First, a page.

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David W. Ziskin

Superintendent of Schools

25 High Street

Fort Plain, NY 13339





Harry Hoag Elementary School principal Cathy Brucker retiring in June after 10 years in the district

After more than 25 years of working in education, including 10 in the Fort Plain Central School District, Harry Hoag Elementary School principal Cathy Brucker plans to retire at the end of June.

But she’s not leaving without lots of good memories and a strong sense of accomplishment. Cathy Brucker

Mrs. Brucker started as the district’s director of special education before taking the principal position three years ago. For two years, she juggled both positions, which she said helped her to integrate special education students into the curriculum and emphasize co-teaching.

“My initial goals were to decrease the amount of separate settings for special education students and to include them in the regular classroom curriculum, and we have done that,” she said. “I wanted to give every child an opportunity to interact with all the students and staff. And that’s not just my goal, but a district goal.

“My other goals were to foster teacher collaboration and focus on co-teaching, and each year, we’ve moved forward with that.”

Her duties as principal allow Mrs. Brucker to oversee the implementation of the Common Core State Standards and work closely with staff and students. And she said that’s exposed her to a lot of creativity and collaboration.

“I interact a lot with students and I can also facilitate instructional change, and that’s important. Through teacher evaluations, I also see a lot of creativity,” she said.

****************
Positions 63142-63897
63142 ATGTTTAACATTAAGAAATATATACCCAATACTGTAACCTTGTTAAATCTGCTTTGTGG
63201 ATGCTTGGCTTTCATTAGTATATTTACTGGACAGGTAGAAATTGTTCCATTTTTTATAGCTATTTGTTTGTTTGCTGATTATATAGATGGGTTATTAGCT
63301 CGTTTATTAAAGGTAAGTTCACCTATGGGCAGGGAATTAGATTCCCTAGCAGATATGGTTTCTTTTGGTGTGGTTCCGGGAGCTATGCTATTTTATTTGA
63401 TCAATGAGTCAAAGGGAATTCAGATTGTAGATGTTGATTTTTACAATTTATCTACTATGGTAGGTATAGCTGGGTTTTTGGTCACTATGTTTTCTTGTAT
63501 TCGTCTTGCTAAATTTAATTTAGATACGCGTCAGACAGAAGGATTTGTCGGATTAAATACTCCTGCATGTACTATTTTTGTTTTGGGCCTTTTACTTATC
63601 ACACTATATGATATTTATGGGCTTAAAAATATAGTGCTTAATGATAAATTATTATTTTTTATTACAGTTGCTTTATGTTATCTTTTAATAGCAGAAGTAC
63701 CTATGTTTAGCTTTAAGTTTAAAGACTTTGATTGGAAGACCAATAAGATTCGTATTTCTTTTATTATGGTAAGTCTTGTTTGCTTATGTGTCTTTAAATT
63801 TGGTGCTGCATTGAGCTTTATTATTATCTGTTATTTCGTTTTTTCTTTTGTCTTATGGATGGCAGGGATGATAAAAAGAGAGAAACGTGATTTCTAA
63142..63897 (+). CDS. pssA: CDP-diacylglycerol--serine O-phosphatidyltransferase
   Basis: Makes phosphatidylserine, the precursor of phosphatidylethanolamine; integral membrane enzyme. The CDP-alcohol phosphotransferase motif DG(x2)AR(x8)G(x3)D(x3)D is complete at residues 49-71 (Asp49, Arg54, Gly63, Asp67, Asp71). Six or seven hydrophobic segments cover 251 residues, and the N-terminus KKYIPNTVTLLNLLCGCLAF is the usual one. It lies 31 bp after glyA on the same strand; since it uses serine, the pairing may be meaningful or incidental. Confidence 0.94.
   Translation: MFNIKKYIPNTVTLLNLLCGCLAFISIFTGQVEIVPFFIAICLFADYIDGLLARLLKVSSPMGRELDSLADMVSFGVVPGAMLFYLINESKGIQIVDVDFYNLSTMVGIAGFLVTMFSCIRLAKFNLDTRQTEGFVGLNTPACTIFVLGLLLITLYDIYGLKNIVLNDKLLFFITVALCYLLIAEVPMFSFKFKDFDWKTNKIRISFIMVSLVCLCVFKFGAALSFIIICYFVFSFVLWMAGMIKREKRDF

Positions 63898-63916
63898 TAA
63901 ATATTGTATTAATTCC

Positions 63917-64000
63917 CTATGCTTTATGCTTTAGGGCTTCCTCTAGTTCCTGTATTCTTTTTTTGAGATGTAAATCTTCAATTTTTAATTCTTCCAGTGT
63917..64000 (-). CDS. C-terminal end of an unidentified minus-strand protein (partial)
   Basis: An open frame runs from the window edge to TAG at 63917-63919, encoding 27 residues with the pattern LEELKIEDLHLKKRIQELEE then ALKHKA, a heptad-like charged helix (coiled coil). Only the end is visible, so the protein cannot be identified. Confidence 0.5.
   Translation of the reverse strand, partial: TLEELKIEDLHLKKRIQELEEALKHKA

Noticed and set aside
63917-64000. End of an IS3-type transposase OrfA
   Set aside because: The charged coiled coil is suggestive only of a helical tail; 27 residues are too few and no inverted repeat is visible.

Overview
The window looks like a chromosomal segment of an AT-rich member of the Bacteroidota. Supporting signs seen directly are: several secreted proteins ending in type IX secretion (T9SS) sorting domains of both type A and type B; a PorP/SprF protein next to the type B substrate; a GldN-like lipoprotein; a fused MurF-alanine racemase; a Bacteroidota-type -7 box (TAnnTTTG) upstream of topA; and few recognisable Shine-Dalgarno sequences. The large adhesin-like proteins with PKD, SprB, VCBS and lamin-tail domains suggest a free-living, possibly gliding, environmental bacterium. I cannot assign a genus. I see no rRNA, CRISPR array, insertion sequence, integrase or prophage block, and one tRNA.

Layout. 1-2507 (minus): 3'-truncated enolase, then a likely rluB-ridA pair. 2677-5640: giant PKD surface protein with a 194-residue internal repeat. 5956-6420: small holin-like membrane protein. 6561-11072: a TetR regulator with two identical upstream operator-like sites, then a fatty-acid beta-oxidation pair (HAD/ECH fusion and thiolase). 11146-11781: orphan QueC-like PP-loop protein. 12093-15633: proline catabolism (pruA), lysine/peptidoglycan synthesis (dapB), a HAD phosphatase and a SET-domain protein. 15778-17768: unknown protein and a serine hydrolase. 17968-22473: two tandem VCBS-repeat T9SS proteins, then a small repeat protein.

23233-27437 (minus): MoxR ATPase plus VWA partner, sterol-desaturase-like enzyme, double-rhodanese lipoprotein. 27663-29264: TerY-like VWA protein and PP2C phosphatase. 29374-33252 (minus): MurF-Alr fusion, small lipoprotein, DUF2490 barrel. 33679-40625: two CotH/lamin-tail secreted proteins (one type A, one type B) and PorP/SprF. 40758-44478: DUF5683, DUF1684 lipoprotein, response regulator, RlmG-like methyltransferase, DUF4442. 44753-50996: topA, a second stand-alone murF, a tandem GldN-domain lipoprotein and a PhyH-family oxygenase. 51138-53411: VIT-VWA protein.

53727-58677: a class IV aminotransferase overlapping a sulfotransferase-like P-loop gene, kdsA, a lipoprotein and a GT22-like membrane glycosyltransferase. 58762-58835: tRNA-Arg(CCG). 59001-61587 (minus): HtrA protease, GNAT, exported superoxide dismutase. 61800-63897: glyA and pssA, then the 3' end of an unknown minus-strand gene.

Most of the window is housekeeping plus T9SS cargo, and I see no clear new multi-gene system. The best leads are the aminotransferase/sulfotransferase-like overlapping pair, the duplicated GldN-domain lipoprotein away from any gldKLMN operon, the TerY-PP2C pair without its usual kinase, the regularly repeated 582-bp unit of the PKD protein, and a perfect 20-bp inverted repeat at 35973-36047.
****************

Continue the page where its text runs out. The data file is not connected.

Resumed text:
“There is a lot of energetic learning going on here and active engagement in instruction.”

Mrs. Brucker came to Fort Plain after working as a special education director and teacher in the Northville CSD. She’s also worked coordinating services for special education college students at Fulton Montgomery Community College.

While she’s proud of her professional accomplishments, she said it’s the “wonderful staff and students” in Fort Plain that she’ll miss the most. She said the entire staff is dedicated to improving instruction and making a difference in the students’ lives, and she’s proud of that.

“I very much appreciate everyone’s commitment to the education of our children,” she said. “It’s made a big difference.”

In her retirement, Mrs. Brucker plans to spend time traveling, enjoying her family, grandchildren and friends, and being in the outdoors (think landscaping, kayaking, and hiking). She also plans to remain connected to education in some way and is weighing some possible part-time opportunities.

Mrs. Brucker’s three best memories in her own words:

1. Christmas of 2004. I was new to the district and not sure how to fit in. Every year at Christmas, there was an Elf program. You pick a name and create a nice Christmas memory for the person you picked. Well that worked. I did not know at the time my name was even entered let alone chosen by a teacher who I didn’t really know very well. My gift from her was the absolutely best chocolate cheesecake I have ever tasted! Later I discovered it was her specialty. How lucky was I! I still have the Christmas Cheesecake tin it arrived in.

2. My initial interview for the Special Education position with the committee at large. There were 15 people that seemed like 115 seated at a large table. As I answered the many questions, my eyes scanned the table as I responded. As I scanned the people, there were two in particular who always smiled. Their smiles kept me on track throughout the interview. One of the two ended up to be my secretary for 9 years, Meredith Yacobucci

3. Christmas brings lots of memories. This past Christmas happened to be a very festive one. There were “elves” everywhere. I walked into my office two days before Christmas and there was a “kings” chair at my desk along with a pile of presents. My elementary secretary, Patricia Nestler, somehow rounded it up to play a trick on me. Staff and students came in to see the “queen” for the next two days.

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